“Perfect. So Friday, it is.” She beamed, disappearing back into the bedroom.

The house was situated in one of the gated estates not far from Phase One. Afrobeats music, audible from the gate, blared at head-splitting decibels that Minna and Zainab both feared for their eardrums as they turned the corner towards the bungalow. 

“I hope I don’t experience a migraine tonight because I’ve run out of my prescription,” yelled Zainab over the din as the pair walked across the yard to the front door.  

“There’s Panadol in my travelling bag.”

“I said migraine, not headache.”

Minna glared her annoyance. “I heard you. And you don’t have to be pedantic all the time. It’s tiresome.”

If Zainab heard her, she didn’t let on. 

The living room was a picture of varied activities and poses, with guests sitting, standing, talking, drinking and eating, and voices fighting the music in discordant harmony. Zainab introduced Minna to a group of women who quickly absorbed her in their conversation, and it wasn’t until someone approached to offer her a drink did she realise Zainab had disappeared. Another 20 minutes passed before she materialised, pumped with a mammoth sense of urgency.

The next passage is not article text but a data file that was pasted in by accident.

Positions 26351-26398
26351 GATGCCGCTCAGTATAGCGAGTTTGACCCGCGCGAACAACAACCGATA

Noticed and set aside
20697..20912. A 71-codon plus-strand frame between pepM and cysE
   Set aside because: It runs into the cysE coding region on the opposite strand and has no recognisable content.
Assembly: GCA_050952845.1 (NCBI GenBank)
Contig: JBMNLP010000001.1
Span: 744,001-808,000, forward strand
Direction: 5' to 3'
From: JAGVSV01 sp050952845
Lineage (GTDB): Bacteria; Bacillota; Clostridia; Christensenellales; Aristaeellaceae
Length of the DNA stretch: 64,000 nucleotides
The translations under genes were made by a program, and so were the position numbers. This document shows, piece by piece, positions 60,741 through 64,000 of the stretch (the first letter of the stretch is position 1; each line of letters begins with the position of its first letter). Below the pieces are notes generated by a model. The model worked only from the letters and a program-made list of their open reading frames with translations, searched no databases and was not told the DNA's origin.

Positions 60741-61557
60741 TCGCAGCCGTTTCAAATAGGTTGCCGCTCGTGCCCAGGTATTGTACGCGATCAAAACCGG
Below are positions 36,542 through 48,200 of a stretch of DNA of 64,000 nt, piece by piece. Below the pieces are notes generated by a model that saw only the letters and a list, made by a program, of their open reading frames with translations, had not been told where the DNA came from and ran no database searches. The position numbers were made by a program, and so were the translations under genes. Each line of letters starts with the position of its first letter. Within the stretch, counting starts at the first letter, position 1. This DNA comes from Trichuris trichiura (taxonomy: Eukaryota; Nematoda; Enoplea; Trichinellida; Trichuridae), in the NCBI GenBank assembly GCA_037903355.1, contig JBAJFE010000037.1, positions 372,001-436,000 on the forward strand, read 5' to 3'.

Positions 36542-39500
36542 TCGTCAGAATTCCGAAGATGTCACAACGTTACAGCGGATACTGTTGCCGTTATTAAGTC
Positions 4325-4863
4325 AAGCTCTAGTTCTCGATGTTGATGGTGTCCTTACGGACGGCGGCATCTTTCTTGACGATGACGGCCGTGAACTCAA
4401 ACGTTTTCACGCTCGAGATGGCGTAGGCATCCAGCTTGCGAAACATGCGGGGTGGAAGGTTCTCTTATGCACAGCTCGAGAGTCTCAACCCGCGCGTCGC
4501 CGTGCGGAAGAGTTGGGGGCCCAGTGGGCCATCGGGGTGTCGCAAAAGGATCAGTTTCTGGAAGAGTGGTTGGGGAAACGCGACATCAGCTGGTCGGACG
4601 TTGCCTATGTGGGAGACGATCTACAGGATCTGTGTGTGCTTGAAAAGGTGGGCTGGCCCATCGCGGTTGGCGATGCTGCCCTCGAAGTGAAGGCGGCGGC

“There’s something you need to see,” she yelled in hurried notes to Minna, now nursing a chilled bottle of Guinness on a bar stool.


“I can’t tell you. You need to see it to believe it.”

Reluctantly, Minna drained the rest of her drink, then followed her friend even as she battled the feeling of skulking around a stranger’s home. They stopped at a door at the end of the corridor. Zainab motioned for her to draw nearer, then she swung it open without knocking. It was a bedroom with a naked Priye hovering over a vaguely familiar woman in lingerie. He froze mid-action with an O for his mouth and a condom clamped between his fingers. Minna, for her part, stood still, soaking in the scandalous tableau with dead, unflinching eyes.